James Graham is from Lochinver in the Parish of Assynt in the far north-west corner of Scotland. He started competing at Mòds (Scottish Gaelic Arts festivals) when he was nine years old under the guidance of his Primary School head-teacher, Kenny Mackenzie, and was greatly inspired also by his great Aunt Seòrdag Murray, a native Gaelic speaker from the nearby village of Achilitibuie.
James graduated from the Royal Scottish Academy of Music and Drama in 2003 with an Honours degree in Scottish Music. There he studied bagpipes and Gaelic song under respected Gaelic singer and scholar Kenna Campbell. In 2004 he won the BBC Scotland Young Traditional Musician of the Year Award – the first male and first Gaelic singer to do so. He has since appeared in several successful and award-winning television and radio music series such as Transatlantic Sessions 4 and won the coveted Mòd Gold Medal at the Royal National Mod in Lochaber in 2007. He is currently a member of Cruinn, a Gaelic singing quartet who were nominated in the category of best folk song in the BBC Radio 2 Folk Awards, 2015. He has taken part in Scotland’s acclaimed Highland Military Tattoo for three years in a row and has also sung at several festivals and concerts across the world, most recently, Celtic Colours in Canada.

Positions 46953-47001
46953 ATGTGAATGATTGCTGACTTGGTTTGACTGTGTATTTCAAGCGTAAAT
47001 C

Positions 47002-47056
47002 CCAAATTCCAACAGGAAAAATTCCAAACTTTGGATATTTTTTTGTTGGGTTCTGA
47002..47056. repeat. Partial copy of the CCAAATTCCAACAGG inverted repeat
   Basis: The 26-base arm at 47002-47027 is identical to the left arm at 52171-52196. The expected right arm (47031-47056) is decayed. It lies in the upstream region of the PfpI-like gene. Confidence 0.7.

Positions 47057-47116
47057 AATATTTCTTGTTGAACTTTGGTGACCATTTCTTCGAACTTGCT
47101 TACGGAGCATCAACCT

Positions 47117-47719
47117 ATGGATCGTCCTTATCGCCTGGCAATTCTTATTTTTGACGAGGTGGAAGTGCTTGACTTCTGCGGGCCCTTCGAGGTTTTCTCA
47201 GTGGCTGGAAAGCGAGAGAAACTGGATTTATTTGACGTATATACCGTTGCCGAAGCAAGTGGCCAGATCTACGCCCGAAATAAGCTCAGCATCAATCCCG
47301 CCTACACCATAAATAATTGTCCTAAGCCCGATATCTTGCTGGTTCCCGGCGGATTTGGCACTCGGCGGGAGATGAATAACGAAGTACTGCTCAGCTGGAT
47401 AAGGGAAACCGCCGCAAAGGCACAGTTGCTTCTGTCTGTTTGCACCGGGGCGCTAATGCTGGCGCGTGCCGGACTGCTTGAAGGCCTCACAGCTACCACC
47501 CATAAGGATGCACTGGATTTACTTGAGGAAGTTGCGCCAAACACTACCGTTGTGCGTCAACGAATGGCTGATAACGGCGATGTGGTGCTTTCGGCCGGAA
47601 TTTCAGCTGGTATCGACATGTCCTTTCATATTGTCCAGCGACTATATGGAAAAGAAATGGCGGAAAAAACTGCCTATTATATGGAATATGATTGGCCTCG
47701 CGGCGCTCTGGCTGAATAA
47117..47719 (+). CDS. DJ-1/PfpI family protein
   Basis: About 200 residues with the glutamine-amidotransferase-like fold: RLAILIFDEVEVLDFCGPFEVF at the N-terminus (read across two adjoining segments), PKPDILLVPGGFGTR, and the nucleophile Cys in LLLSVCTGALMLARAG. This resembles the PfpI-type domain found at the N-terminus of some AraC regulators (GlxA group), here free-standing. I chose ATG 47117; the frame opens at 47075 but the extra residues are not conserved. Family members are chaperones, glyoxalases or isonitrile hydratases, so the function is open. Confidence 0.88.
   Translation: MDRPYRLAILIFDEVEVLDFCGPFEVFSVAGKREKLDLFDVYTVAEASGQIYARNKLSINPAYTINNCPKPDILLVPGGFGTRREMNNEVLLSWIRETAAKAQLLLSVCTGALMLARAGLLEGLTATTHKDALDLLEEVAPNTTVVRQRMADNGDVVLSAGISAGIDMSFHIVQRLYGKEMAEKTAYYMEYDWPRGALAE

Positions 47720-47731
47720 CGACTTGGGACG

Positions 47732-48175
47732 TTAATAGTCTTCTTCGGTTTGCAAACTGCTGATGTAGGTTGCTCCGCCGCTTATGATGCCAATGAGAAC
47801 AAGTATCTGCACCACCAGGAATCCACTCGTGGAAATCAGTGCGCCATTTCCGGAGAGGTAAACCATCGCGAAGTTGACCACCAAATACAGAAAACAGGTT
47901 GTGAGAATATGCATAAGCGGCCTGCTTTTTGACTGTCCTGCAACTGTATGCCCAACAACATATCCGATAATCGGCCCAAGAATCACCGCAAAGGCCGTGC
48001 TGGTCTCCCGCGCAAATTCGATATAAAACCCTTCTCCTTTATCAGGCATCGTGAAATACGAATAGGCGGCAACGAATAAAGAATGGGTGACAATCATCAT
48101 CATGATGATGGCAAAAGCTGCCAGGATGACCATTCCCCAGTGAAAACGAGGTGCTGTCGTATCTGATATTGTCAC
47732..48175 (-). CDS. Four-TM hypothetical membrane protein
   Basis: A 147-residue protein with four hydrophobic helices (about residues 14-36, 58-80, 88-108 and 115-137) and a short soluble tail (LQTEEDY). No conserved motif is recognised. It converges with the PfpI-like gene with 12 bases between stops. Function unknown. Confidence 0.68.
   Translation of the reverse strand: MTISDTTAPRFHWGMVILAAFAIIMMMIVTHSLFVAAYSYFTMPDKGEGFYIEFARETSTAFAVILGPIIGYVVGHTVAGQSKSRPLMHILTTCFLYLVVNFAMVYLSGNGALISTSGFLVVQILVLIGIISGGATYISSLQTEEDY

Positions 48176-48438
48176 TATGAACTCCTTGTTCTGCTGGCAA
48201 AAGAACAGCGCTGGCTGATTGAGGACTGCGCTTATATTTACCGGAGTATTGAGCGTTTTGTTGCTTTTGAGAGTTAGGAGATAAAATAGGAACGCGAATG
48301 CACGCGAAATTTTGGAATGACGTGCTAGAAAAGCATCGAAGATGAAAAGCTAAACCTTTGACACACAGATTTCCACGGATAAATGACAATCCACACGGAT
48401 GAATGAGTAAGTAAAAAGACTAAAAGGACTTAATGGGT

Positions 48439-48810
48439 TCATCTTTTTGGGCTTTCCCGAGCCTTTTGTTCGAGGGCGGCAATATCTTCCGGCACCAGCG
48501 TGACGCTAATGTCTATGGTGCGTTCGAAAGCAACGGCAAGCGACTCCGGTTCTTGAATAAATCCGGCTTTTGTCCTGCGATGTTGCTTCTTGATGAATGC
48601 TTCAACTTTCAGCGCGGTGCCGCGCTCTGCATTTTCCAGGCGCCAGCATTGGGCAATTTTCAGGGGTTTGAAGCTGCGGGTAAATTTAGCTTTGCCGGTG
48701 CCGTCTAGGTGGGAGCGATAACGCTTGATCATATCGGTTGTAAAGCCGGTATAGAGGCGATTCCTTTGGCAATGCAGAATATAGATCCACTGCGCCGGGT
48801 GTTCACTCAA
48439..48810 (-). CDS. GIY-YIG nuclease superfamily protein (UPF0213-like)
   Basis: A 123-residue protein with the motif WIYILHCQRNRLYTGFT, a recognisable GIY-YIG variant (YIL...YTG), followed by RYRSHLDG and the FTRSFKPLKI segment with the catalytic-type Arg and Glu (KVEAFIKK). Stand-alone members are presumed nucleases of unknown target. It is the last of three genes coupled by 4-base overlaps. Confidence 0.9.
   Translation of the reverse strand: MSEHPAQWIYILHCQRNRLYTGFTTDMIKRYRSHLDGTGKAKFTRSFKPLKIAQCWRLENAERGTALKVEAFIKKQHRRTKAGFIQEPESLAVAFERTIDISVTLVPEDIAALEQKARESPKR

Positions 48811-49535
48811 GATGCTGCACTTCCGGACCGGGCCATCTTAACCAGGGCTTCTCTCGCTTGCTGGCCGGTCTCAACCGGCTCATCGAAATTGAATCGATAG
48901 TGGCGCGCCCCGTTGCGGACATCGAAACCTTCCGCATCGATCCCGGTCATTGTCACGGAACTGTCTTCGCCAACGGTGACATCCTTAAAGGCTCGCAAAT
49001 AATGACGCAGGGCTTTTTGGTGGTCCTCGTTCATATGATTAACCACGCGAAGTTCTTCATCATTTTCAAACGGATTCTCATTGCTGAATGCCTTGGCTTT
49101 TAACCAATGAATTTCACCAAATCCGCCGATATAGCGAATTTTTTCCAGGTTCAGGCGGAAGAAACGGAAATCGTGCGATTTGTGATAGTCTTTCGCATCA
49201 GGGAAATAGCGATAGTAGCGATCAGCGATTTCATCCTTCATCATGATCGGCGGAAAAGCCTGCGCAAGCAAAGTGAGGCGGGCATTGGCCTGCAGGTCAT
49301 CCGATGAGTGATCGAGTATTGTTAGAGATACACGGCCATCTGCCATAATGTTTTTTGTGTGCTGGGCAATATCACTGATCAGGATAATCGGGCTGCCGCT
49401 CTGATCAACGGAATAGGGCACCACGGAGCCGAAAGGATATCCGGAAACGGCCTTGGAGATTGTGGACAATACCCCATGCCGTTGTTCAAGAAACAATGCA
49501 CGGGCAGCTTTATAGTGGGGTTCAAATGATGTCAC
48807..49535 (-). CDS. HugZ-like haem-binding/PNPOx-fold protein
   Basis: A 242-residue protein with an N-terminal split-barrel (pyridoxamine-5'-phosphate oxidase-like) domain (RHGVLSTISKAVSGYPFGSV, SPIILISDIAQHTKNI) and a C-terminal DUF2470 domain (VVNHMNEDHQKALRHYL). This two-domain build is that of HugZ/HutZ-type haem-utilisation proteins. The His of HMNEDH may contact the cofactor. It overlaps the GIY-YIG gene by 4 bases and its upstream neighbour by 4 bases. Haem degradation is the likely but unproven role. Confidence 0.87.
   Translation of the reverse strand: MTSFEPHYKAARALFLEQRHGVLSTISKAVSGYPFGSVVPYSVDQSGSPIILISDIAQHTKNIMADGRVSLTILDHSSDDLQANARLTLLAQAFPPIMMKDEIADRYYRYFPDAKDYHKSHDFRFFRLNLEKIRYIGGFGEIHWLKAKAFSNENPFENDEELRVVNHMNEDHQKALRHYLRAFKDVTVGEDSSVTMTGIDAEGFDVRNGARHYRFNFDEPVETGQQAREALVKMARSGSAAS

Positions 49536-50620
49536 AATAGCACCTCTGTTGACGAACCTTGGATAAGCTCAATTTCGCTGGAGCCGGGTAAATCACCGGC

Tiber F.M. Falzett is the University of North Carolina’s visiting lecturer in Scottish Gaelic Studies. His research has explored endangered minority language communities in Atlantic Canada, especially Scottish Gaelic. An accomplished singer and piper, he has taught and performed in a range of venues, from village halls to national broadcast media, in Scotland and Canada. He has taught at the University of Prince Edward Island and in the Department of Celtic Studies, St. Francis Xavier University, in Antigonish, Nova Scotia. He especially values opportunities to share the Scottish Gaelic language and its music with others. He believes that language and music have the power to break down barriers and bring people together.
North Carolina’s own Jamie MacDonald holds a Ph.D. in Scottish Studies from the University of Edinburgh and a DipHE in Gaelic and Related Studies from Sabhal Mòr Ostaig in the Isle of Skye. Jamie has taught Gaelic language and song in the U.S. and Scotland, and was Professor of Celtic Studies at St. Francis Xavier University in Canada. He is a member of ACGA’s board of directors.